Painted Lady - Vanessa cardui
A newly emerged adult is flushed with a beautiful salmon-pink and is a most-beautiful insect. This colouring, however, fades rapidly with the passage of time. The species has slightly pointed wing tips and the white marks on the black tips of the forewings help to distinguish the species from the tortoiseshells.
This butterfly can be found almost anywhere, from the seashore and town gardens, to the tops of the highest mountains. This is one of the few species that can breed in intensive farmland since even these sites typically contain a patch of thistles, the primary food plant of this species.
Mainly March to October.
This species is a migrant to our shores and, in some years, the migration can be spectacular. The most-recent spectacle (in 2009) is considered to be one of the greatest migrations ever, with sightings from all over the British Isles that are definitely on a par with previous cardui years. Adults are first seen in late March as they migrate from the Continent and numbers build up in May and June as further migrants arrive. These breed and give rise to the next generation that peaks between mid-August and early October. There may be more than one brood in the British Isles each year - depending largely on the weather. This butterfly is continuously brooded on the Continent but it seems unable to survive our winter in any stage. It is thought that some individuals may make an attempt at a return migration in the autumn.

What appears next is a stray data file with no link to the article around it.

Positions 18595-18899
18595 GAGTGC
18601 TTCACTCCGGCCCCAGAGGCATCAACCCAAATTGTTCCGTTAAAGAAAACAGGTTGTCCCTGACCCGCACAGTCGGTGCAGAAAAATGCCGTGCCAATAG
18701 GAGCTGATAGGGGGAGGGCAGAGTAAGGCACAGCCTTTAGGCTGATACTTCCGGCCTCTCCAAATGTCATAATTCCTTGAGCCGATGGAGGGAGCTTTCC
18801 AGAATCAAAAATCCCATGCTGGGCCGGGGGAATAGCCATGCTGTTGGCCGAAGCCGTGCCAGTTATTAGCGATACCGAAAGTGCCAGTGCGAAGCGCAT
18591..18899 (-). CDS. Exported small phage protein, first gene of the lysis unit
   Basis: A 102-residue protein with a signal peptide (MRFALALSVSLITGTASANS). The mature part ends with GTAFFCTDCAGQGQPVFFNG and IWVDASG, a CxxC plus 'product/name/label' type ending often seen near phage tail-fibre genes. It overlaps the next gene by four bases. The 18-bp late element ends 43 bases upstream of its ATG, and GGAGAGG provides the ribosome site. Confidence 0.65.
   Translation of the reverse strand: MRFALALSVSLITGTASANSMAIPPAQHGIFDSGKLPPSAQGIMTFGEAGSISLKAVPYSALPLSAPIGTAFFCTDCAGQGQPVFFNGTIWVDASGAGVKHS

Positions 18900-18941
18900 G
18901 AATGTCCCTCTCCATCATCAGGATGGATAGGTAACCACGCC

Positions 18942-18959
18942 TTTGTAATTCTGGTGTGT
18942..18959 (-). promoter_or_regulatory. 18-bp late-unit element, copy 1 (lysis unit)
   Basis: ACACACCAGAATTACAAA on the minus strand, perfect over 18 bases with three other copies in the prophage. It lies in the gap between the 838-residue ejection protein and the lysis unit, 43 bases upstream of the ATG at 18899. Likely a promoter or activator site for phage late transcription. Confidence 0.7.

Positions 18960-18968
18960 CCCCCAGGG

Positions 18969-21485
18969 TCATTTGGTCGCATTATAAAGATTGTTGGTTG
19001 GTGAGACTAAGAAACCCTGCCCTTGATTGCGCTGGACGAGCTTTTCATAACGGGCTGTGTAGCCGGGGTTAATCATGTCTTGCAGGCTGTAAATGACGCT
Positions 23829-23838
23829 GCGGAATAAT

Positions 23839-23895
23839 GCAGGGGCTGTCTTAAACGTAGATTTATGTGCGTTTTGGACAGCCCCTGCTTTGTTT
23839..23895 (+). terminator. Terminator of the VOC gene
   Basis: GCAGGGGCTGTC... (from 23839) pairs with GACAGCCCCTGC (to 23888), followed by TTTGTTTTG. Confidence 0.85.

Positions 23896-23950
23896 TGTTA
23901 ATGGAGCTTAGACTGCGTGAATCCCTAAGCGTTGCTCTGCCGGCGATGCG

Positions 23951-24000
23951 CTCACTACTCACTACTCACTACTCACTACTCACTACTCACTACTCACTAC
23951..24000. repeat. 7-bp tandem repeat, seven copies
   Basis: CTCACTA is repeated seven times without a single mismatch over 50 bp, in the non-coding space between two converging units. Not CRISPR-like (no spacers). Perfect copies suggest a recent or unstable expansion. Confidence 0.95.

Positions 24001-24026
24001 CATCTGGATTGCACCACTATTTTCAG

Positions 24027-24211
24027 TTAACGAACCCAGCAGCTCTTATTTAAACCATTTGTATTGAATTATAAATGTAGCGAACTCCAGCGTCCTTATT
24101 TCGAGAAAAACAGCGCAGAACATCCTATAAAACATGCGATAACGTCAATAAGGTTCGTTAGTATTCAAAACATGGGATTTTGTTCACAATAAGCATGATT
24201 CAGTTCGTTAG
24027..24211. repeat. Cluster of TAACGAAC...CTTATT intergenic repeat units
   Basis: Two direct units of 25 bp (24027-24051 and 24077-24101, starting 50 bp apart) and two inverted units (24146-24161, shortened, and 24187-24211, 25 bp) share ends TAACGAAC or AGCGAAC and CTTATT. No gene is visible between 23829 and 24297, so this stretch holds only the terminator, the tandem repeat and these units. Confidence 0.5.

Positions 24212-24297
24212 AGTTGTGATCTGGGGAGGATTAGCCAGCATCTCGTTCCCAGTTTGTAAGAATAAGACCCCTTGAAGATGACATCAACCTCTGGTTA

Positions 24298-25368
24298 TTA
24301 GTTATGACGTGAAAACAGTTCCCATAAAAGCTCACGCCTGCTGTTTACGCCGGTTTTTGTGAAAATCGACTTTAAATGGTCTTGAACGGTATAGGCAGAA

This butterfly has a strong flight and can be found anywhere in the British Isles. An interesting fact is that this butterfly is the only species recorded from Iceland.
Migrant - common in some years in Leicestershire and Rutland, uncommon in others.
Leicestershire & Rutland Map
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